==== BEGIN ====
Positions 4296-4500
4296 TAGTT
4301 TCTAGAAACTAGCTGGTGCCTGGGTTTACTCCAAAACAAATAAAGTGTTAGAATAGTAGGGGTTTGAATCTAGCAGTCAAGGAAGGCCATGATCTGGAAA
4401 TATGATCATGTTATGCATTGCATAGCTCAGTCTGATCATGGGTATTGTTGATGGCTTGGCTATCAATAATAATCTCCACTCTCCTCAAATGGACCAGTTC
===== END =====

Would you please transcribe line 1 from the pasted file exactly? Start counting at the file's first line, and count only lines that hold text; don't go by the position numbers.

Positions 4296-4500